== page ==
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  • Writer's pictureBenita Garvin


When I was a kid, I lied, as my brother would say, "like a rug." My parents, particularly my mother, wanted to make sure I wasn't doing exactly what I was, in truth, doing, but lied about. The lies were small at the beginning: did you eat that cookie before dinner?" "No." Small time stuff. But as I approached my teenage years, I embellished. The more acting out I was doing, the greater the story I needed to concoct.

My mother was a good detective. She was always hunting for clues to prove what she knew in her heart was true, that I was lying. As I got older and had more freedom, I'd find myself weaving tall tales about my whereabouts even though my parents no longer really cared. While I was doing it, I would be thinking, why are you lying about this?

Later, many years later, when I thought back about my behavior, I felt ashamed. I like to think myself as a honest person, but I took such joy and pleasure in lying. I was particularly impressed with my ability to create a story on the spot. If I was caught in my lie, which happened occasionally, rather than admit it, I would simply adjust the story accordingly. I was quick!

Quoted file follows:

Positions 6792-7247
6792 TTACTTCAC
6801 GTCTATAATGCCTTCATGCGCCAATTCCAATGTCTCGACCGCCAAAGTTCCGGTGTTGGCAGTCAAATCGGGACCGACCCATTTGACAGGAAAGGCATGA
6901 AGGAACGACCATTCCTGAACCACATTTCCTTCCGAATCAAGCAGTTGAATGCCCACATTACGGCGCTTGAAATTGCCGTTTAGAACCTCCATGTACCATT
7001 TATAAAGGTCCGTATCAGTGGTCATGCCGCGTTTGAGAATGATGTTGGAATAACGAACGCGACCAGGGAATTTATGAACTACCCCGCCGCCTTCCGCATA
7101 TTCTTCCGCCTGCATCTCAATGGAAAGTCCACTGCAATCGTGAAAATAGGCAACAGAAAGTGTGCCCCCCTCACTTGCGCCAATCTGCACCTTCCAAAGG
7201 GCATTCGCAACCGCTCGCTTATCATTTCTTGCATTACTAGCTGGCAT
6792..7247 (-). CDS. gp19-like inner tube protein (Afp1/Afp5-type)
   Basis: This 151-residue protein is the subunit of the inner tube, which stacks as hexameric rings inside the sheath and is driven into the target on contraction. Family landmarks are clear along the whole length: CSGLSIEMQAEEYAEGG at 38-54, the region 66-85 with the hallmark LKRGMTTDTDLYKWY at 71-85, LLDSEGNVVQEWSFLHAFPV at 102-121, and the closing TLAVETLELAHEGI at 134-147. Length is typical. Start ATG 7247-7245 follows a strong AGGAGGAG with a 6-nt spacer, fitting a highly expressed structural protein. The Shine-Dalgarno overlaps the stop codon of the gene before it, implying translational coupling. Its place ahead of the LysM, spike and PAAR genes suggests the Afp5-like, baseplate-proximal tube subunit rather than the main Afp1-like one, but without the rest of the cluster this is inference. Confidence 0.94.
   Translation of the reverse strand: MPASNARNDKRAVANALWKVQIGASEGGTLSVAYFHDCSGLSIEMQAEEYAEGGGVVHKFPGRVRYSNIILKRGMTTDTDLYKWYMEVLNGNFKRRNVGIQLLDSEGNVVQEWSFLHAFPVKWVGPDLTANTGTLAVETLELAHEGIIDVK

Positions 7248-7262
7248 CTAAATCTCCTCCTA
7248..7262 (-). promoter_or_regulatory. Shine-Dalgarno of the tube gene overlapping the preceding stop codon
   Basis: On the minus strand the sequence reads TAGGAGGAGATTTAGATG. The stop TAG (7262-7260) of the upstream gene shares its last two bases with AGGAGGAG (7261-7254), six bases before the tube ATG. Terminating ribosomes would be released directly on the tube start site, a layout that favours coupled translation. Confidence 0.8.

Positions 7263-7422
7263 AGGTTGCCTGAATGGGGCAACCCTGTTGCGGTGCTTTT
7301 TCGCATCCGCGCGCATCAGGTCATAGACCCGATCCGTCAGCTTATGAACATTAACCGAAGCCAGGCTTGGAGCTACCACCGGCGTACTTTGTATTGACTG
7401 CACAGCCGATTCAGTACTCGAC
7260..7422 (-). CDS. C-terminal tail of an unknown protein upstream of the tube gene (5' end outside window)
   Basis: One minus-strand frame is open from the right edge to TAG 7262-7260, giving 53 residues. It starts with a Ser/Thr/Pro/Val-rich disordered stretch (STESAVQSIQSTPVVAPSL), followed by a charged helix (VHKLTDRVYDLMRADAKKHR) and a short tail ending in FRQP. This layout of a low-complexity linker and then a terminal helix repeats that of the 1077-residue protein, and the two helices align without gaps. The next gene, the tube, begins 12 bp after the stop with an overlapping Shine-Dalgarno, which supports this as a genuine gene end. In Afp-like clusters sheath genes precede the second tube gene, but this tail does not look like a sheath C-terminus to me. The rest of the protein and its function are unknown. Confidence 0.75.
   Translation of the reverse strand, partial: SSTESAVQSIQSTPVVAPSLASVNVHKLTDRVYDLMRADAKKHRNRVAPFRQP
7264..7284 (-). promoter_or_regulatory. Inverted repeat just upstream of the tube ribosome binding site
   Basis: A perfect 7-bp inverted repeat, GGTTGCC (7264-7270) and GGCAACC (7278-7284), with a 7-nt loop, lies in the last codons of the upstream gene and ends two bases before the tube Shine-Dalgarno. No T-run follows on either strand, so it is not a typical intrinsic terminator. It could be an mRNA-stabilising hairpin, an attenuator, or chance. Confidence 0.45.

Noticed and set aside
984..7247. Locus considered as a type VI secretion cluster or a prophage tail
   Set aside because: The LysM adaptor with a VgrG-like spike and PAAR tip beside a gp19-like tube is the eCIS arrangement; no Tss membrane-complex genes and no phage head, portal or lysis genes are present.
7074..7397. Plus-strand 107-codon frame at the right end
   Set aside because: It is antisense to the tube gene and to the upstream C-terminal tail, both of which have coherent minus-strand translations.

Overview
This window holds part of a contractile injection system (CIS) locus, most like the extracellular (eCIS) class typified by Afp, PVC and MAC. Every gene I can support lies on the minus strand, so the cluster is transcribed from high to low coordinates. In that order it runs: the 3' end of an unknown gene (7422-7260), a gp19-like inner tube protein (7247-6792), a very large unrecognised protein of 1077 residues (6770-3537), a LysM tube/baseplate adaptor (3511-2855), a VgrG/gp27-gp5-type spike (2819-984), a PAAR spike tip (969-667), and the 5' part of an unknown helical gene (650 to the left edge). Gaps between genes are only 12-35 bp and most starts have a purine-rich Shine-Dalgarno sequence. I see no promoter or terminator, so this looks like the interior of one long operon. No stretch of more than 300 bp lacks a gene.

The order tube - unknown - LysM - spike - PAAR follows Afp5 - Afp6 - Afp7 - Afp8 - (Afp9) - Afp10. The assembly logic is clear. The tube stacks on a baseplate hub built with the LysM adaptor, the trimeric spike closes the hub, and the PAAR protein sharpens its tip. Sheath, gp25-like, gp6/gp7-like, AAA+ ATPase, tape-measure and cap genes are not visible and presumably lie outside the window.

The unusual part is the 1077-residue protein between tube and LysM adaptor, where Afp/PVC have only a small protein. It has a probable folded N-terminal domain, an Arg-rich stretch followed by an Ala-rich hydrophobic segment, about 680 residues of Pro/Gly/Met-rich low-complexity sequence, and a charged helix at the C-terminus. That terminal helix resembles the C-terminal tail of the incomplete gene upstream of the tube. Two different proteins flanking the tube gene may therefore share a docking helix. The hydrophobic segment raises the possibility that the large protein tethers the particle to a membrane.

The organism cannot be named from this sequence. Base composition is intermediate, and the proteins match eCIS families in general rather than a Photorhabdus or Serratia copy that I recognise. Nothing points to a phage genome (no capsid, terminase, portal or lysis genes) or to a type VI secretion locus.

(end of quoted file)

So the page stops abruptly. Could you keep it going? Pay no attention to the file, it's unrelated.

I've come to understand that beyond the rebelliousness was something deeper. I'd fallen in love with story I was telling. I loved creating elaborate stories about what happened on the way to the library or how when I got to Susan's house, her mother was sick and we had to get her to a doctor.

We are hard wired to tell stories. Science has shown that when we tell stories and listen to stories it actually activates various parts of the brain. Storytelling isn't just about writing! We've been telling stories since the beginning of time. Before we had language and books and movies, we told stories. I saw it with my own eyes when I was France several years ago and we visited a site with cave paintings dating back tens of thousands of years. No words. Only drawings telling the story. It was astonishing.

We tell stories to make sense of the world. We tell stories to figure out who we are.

And these days, when we're isolated from so many people we love, harvesting our own stories will provide company and pleasure.

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